Britain’s 9/11 Memorial Finally Leaves Storage

By Henri Neuendorf Art Newspaper

Miya Ando After 9/11 (2011) Photo: Jim Linwood via Flickr

Miya Ando After 9/11 (2011) Photo: Jim Linwood via Flickr

A sculpture made with material sourced from the wreckage of New York’s Twin Towers is to be permanently displayed in London’s Olympic Park, the Art Newspaper reports.

According to the New York Daily News, the 28-foot structure by American artist Miya Ando, entitled After 9/11 (2011), was given to the United Kingdom as a public memorial to honor the 67 British citizens who died in the attacks.

In 2011, Mayor of London Boris Johnson unveiled the statue at a lavish ceremony in Battersea Park. However, according to The Telegraph, a New York judge had to give the green light for the release of the metal, which could be used as court evidence in cases relating to the September 11 terrorist attack.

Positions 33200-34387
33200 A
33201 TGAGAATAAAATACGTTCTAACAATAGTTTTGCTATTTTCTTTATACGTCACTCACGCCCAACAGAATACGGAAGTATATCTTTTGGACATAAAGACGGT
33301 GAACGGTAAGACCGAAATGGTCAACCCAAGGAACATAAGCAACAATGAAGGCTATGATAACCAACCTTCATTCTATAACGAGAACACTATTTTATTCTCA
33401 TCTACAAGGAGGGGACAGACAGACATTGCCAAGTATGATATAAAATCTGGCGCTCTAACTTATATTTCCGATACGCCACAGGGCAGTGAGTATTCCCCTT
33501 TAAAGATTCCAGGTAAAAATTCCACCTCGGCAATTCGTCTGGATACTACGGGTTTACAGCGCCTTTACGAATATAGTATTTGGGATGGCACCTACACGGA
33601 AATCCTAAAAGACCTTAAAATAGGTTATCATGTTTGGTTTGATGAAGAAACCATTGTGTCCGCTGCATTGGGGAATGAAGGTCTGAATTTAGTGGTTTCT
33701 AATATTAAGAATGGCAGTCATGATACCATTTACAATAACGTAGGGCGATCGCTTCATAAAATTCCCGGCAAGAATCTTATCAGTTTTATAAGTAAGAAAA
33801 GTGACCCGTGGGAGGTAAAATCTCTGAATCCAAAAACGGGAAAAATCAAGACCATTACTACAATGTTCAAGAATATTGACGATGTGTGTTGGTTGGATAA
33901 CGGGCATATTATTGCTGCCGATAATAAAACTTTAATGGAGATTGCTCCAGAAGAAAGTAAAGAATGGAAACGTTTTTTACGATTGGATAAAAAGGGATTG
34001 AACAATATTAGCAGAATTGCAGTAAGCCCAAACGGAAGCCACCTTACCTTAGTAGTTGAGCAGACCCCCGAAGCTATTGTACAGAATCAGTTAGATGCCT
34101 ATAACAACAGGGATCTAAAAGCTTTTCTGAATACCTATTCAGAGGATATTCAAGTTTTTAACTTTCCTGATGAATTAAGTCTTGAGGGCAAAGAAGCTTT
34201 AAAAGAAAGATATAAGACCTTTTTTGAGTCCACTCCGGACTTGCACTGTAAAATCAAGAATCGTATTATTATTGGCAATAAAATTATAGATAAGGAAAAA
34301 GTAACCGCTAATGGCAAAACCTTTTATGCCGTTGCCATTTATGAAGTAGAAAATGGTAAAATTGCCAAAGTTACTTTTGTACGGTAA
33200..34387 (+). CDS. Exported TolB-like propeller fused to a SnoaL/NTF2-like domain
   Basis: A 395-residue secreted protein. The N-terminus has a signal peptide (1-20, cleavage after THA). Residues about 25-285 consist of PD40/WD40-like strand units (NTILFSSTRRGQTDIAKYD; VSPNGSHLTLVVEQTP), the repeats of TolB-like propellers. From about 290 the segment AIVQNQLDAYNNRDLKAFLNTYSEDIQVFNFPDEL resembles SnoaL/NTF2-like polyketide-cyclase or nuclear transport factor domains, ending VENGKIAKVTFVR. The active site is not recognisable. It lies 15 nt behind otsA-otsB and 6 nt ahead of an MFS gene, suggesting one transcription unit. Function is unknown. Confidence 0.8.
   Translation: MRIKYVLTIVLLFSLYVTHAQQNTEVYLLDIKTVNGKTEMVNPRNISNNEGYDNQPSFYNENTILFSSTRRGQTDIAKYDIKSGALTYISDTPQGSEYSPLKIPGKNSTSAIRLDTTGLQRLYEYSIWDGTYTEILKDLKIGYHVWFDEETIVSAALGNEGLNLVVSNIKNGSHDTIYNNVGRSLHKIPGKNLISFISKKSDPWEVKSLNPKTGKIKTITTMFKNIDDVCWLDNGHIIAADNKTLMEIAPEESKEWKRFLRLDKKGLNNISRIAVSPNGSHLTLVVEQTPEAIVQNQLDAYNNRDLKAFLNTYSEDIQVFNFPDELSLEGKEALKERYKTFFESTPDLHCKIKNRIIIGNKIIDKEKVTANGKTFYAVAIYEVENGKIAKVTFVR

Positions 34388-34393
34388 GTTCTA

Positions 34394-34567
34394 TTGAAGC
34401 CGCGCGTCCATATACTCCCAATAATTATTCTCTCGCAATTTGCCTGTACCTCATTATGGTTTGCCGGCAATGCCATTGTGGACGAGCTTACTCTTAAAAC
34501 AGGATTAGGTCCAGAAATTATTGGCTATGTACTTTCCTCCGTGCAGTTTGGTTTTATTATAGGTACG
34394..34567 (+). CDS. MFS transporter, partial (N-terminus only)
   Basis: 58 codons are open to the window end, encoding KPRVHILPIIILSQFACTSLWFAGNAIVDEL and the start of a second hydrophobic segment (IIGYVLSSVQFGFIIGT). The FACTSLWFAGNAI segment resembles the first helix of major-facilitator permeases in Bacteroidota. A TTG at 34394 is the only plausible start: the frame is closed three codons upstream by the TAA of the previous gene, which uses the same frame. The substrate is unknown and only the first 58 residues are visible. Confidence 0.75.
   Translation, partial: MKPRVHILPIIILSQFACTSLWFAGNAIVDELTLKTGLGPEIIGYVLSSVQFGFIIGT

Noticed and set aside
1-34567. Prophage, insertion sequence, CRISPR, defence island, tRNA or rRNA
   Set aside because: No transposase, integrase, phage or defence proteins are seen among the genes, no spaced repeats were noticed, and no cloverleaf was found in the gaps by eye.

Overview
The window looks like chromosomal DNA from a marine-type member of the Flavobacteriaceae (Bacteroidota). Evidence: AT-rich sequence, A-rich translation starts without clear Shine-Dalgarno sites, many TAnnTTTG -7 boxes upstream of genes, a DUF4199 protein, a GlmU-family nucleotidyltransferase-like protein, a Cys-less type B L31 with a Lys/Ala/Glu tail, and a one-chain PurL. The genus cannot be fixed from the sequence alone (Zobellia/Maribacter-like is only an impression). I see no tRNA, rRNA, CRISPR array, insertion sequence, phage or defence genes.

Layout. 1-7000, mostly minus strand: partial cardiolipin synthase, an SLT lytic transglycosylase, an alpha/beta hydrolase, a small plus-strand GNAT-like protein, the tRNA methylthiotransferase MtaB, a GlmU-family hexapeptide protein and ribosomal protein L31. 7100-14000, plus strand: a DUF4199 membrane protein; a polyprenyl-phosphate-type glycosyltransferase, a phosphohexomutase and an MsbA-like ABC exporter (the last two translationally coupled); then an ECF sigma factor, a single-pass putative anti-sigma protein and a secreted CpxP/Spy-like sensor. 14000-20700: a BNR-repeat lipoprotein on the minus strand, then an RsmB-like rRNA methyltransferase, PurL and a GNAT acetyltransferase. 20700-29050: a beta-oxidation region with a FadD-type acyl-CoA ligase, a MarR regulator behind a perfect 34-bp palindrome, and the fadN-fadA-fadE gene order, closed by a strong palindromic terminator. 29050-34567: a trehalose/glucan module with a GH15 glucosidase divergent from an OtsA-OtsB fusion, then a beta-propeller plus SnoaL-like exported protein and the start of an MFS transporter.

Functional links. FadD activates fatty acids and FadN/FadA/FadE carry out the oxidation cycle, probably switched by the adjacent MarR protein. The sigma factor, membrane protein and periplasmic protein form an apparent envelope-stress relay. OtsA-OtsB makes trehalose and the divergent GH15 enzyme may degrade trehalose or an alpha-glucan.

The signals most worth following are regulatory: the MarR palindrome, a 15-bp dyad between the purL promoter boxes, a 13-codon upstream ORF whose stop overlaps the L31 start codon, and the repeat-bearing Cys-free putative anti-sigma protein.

Since then bureaucratic red tape has resulted in the statue being stored first in a Cambridgeshire farm, then in a warehouse in North London, much to the dismay of the victims’ families—and of the artist.In 2013, Ando told New York Daily News: “In my mind this was something that was meant to honor the victims and the families. It’s really unfortunate that the sculpture has been stored.”

Although the administrative wrangling now seems to have ended, patience is still required. A spokesperson for Ando’s dealer, Sundaram Tagore Gallery, told the Art Newspaper that “the actual installation and the ceremony will be taking place in spring 2015.”

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